Revisiting “An Experiment in Modern Music”

The February 12, 1924 concert by Paul Whiteman at New York’s Aeolian Hall was billed as “An Experiment in Modern Music.” As reported by New York Times critic Olin Downes, who attended the event, “the concert was referred to as ‘educational,’ to show the development of this type of music [jazz].” The concert is now best remembered for being the setting for the world premiere of Rhapsody in Blue, with composer George Gershwin at the piano. As Times critic John S. Wilson wrote in 1987, “this concert is today considered a defining event of the Jazz Age and the cultural history of New York City.”

In this excerpt from Whiteman’s 1926 autobiography Jazz – written with essayist Mary Margaret McBride – Whiteman writes about his Aeolian Hall concert experience, and in particular the appeal of Rhapsody, which he described as

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August 21st, 2016

Revisiting “The Jazz Problem”

In 1924, jazz was becoming popular in the major cities of New Orleans, Chicago, Kansas City and New York, and with Paul Whiteman’s Aeolian Hall performance of George Gershwin’s Rhapsody in Blue, it was being judged in some critical circles as a serious musical art form. That wasn’t the opinion of everyone, of course.

“‘Jazz’ has created a ‘malarious’ atmosphere in the musical world. It is abnormal. The air needs clarifying.” So wrote popular music composer Robert M. Stults in the August 1924 edition of The Etude magazine, an issue dedicated to what they defined as “The Jazz Problem.”

The Etude was published from 1883 – 1957 and was a popular music publication of the era. Its primary audience was made up of popular music teachers, and the debate of the time of this particular edition was the legitimacy of this controversial new music known as “Jazz.” To solicit opinion about jazz, The Etude posed the question “Where is Jazz Leading America?” to composers, educators, musicians, members of the clergy, playwrights and novelists.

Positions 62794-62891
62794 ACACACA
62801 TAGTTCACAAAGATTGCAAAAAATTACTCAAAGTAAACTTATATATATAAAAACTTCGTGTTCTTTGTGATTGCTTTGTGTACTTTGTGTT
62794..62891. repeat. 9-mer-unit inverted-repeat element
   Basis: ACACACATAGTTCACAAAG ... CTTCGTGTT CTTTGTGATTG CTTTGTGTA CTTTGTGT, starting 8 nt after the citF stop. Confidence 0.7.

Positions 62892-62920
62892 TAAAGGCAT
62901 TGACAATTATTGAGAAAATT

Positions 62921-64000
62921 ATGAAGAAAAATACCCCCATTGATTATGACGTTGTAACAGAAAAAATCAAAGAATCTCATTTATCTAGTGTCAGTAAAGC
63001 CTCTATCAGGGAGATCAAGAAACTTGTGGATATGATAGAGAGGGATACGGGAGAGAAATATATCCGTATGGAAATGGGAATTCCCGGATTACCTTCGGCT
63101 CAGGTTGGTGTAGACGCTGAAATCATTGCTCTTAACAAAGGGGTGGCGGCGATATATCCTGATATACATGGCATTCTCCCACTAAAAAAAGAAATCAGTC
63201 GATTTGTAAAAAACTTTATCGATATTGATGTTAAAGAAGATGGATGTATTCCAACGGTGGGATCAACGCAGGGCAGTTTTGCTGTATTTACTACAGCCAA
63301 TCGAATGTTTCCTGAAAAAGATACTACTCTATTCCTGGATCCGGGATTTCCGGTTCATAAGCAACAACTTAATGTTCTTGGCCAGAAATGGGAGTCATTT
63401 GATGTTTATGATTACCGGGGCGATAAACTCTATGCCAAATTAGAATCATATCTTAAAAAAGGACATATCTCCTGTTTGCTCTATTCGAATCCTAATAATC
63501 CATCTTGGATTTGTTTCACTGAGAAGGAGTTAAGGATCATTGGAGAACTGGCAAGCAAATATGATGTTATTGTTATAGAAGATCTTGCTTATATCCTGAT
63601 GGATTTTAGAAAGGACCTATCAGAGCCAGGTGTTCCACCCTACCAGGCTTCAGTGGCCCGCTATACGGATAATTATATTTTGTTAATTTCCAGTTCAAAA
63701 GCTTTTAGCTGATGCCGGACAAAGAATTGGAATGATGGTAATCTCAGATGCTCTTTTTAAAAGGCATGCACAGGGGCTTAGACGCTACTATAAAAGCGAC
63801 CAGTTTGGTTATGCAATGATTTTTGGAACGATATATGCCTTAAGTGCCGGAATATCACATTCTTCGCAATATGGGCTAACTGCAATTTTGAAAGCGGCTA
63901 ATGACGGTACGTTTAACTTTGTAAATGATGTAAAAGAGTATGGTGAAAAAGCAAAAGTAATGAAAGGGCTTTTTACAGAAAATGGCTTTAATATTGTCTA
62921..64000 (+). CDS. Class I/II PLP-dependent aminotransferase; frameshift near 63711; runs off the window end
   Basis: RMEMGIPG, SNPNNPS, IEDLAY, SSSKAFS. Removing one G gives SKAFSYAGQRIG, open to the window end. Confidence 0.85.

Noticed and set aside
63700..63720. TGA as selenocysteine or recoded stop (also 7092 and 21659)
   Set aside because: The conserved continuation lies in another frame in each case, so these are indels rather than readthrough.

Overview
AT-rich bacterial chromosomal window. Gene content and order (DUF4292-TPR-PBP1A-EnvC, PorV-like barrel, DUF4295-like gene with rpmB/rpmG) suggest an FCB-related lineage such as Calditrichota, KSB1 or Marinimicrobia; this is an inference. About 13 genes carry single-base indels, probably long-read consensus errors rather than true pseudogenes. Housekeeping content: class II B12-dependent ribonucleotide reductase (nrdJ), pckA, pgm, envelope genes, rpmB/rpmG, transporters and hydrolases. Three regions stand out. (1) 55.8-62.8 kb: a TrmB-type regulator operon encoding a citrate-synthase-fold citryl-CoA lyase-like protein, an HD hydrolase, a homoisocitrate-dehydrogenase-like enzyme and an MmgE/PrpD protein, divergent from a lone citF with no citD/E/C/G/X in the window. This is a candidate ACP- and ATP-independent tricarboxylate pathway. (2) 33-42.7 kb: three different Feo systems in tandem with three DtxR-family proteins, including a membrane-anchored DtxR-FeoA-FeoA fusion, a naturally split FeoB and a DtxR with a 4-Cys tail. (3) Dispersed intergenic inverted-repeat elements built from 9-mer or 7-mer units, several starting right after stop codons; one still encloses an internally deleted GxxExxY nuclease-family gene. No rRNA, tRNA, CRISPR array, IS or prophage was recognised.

The debate inspired by this question featured fascinating perspectives,

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February 27th, 2014

Joshua Berrett, author of Louis Armstrong and Paul Whiteman: Two Kings of Jazz

Joshua Berrett’s Louis Armstrong and Paul Whiteman: Two Kings of Jazz is a dual biography of two great innovators in the history of jazz. One was black, one was white — one is now legendary, the other nearly forgotten. Berrett offers a provocative revision of the history of early jazz by focusing on two of its most notable practioners — Whiteman, legendary in his day, and Armstrong, a legend ever since.

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October 4th, 2004

In This Issue

This issue features a roundtable discussion about how the world of religion may have impacted the creative lives of Billie Holiday, Langston Hughes and Ralph Ellison. Also, previous winners of the Jerry Jazz Musician Short Fiction Contest reflect on their winning story; three new podcasts from Bob Hecht; new collection of poetry; recommendations of recently released jazz recordings, and lots more.

Short Fiction

"The Wailing Wall" -- a short story by Justin Short

Interviews

Three prominent religious scholars -- Wallace Best, Tracy Fessenden and M. Cooper Harriss -- join us in a conversation about how the world of religion during the life and times of Langston Hughes (pictured), Billie Holiday and Ralph Ellison helps us better comprehend the meaning of their work.

Poetry

Nine poets contribute ten poems celebrating jazz in poems as unique as the music itself

Short Fiction

In celebration of our upcoming 50th Short Fiction Contest, previous contest winners (dating to 2002) reflect on their own winning story, and how their lives have since unfolded.

The Joys of Jazz

In this edition, award winning radio producer Bob Hecht tells three stories; 1) on Charlie Christian, the first superstar of jazz guitar; 2) the poet Langston Hughes’ love of jazz music, and 3) a profile of the song “Strange Fruit”

On the Turntable

25 recently released jazz tunes that are worth listening to…including Bobo Stenson; Medeski, Martin and Wood; Muriel Grossman and Rudy Royston

Features

Chick Corea, Rickie Lee Jones, Gary Giddins, Michael Cuscuna, Randy Brecker and Tom Piazza are among those responding to our question, "What are 3 or 4 of your favorite jazz recordings of the 1940's?"

Poetry

"Billie Holiday" -- a poem (with collage) by Steve Dalachinsky

Coming Soon

Thomas Brothers, Duke University professor of music and author of two essential biographies of Louis Armstrong, is interviewed about his new book, HELP! The Beatles, Duke Ellington, and the Magic of Collaboration; also, Spelman College President Mary Schmidt Campbell, author of An American Odyssey: The Life and Work of Romare Bearden, in a conversation about the brilliant 20th Century artist

In the previous issue

This issue features an interview with Bing Crosby biographer Gary Giddins; a collection of poetry devoted to the World War II era; and a new edition of “Reminiscing in Tempo,” in which the question “What are 3 or 4 of your favorite jazz recordings of the 1940’s” is posed to Rickie Lee Jones, Chick Corea, Tom Piazza and others.

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